17.1. Some important points about Large-Eddy Simulations (LES)

  • Momentum and tracer advection schemes :

Many advection schemes are now implented in CROCO (i.e. section 4.3 of the model documentation) leading to one recurrent question: which scheme is the most apropriate for my configuration? Unfortunately, no advection scheme is perfect for all applications.

In eddy-resolving ocean simulations significant gradients due to detached eddies or upwelling can be found. More particularly, in coastal eddy-resolving configurations, salinity may vary from river concentration to ocean concentration within a few kilometres in horizontal leading to the formation of even more stronger gradients. In such cases (if your solution has strong gradients, shocks or propagating fronts), it is recommend to use a total variation bounded ( or a monotonicity-preserving scheme (section

An exemple of numerical artefacs related to the advection schemes: Gibbs phenomenon

Numerical experiments with non-monotonic scheme show artificial oscillations of the solution near regions of sharp gradients (figure below).


Non-monotonic vertical advection schemes (Akima for TS, Spline for UV)

On the contrary, TVD and WENO5 schemes enable sharper shock predictions and as they preserve monotonicity they do not generate spurious oscillations in the solution (figure below).


Monotonic or quasi-monotonic vertical advection schemes (WENO5 for TS, TVD for UVW)

Recommended advection schemes for LES :

CPP options of Momentum Advection


Activate 5th-order WENOZ quasi-monotone lateral advection scheme for UV


Activate 5th-order WENOZ quasi-monotone vertical advection scheme for UV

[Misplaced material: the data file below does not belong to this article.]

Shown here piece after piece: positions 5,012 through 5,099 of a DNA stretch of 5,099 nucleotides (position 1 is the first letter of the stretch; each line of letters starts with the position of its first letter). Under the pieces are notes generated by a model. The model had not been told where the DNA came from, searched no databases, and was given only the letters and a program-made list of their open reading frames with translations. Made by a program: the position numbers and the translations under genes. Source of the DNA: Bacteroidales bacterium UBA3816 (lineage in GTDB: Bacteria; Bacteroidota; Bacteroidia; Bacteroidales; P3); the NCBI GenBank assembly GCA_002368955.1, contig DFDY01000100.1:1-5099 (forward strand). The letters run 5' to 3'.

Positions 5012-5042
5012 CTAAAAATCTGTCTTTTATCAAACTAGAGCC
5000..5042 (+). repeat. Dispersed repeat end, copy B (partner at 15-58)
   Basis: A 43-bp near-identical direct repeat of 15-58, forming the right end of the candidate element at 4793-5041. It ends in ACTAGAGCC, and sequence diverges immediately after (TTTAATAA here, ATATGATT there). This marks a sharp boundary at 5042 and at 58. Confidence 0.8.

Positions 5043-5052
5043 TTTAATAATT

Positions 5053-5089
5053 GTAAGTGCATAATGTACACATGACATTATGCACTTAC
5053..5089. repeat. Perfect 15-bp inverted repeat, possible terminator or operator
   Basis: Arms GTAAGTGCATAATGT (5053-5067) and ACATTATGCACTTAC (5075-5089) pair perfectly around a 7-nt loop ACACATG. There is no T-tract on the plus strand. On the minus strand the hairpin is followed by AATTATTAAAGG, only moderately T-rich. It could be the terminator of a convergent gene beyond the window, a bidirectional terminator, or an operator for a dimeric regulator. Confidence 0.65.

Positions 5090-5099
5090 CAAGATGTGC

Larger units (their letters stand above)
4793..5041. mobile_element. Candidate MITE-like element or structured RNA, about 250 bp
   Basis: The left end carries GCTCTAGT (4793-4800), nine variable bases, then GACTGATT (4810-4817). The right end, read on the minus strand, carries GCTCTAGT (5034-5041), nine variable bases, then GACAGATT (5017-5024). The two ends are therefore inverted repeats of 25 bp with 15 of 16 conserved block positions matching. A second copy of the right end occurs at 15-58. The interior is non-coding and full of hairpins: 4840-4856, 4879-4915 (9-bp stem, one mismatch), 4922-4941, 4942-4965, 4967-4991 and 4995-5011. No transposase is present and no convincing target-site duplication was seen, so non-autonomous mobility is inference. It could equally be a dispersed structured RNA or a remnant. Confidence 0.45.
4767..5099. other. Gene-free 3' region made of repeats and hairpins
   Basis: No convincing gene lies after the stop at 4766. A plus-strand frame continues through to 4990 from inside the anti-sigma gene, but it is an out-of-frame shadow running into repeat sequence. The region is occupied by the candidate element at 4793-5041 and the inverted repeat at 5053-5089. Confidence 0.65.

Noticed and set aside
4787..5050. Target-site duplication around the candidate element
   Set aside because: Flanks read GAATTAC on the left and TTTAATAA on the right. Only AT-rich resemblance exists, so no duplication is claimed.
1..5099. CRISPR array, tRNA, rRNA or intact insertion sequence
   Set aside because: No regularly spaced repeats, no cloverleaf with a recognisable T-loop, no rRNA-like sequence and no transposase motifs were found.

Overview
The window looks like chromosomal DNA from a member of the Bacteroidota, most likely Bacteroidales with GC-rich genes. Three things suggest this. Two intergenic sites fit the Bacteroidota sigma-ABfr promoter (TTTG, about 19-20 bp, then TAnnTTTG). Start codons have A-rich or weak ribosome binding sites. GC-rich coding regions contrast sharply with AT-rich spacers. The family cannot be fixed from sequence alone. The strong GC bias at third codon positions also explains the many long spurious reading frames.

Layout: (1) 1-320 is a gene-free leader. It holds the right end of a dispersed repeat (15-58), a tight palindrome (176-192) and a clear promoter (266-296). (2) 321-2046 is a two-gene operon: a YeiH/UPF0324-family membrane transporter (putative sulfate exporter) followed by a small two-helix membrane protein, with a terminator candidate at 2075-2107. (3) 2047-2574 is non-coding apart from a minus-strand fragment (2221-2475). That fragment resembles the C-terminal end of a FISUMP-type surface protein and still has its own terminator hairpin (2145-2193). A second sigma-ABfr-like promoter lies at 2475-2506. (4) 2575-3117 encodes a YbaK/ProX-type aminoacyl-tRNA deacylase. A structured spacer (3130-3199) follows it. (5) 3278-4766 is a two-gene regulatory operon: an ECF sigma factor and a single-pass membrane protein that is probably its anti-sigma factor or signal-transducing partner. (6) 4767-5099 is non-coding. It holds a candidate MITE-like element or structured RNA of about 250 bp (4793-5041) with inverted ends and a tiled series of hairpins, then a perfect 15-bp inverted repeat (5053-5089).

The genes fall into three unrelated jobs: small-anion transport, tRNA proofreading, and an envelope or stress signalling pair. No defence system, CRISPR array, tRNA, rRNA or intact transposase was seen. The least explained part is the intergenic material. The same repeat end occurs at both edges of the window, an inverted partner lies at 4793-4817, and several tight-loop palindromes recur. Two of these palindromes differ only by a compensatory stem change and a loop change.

Activate 5th-order WENOZ quasi-monotone lateral advection scheme for W (in NBQ simulation)


Activate 5th-order WENOZ quasi-monotone vertical advection scheme for W (in NBQ simulation)



Activate Total Variation Diminushing lateral advection scheme for UV


Activate Total Variation Diminushing vertical advection scheme for UV


Activate Total Variation Diminushing lateral advection scheme for W (in NBQ simulation)


Activate Total Variation Diminushing vertical advection scheme for W (in NBQ simulation)

CPP options of Tracer advection


Activate 5th-order WENOZ quasi-monotone lateral tracer advection scheme


Activate 5th-order WENOZ quasi-monotone vertical tracer advection scheme

  • Turbulence schemes : MILES & LES approaches

In LES, direct transfer ends at the lowest scale resolved, and subgrid dissipation of energy is accomplished by implicit mixing of advection schemes, as well as by explicit parametrization provided by turbulent closure schemes. The choices of advection schemes and/or turbulent closure schemes are thus critical to represent correctly the turbulent energy cascade.

Small scales tend to be more isotropic and homogeneous than the large ones, thus LES requires 3D turbulent closure schemes. Two options of 3D turbulent closure schemes are available in CROCO : A generic two-equation turbulence closure model called Generalized Length Scale (GLS) scheme & a Smagorinsky model (i.e. model documentation). An alternative approach is monotonically integrated LES (MILES). In MILES, the dissipative nature of monotonic advection schemes is exploited to provide an implicit model of turbulence.

Related CPP options (for users):


Activate 3D Generic Length Scale scheme


Activate 3D Smagorinsky SGS model

  • Options of Bottom boundary layer

In coastal seas, the bottom mixed layers may occupy a considerable fraction of the water depth. In contrast, bottom mixed layers in ocean bassins cover only a small portion of the total depth of several thousands of meters. Moreover the strong dissipation of kinetic energy generated by the bed friction can be enhanced in shallow water. Hence the parametrization of the bottom boundary layer dynamic is particularly imortant in coastal large eddy simulations. Some new parametrization options are under development in CROCO to potentially improve the representation of the bottom boundary layers.

BSTRESS_FAST allows solving the bottom friction term of the momentum equations at the fast time step (using part of the code structure inherited from the Non-Boussinesq solver). It avoids reducing the slow-mode (baroclinic) time step for cases with high bottom friction or/and high near bottom vertical resolution. This is not yet a default option as it needs further evaluation in various configurations.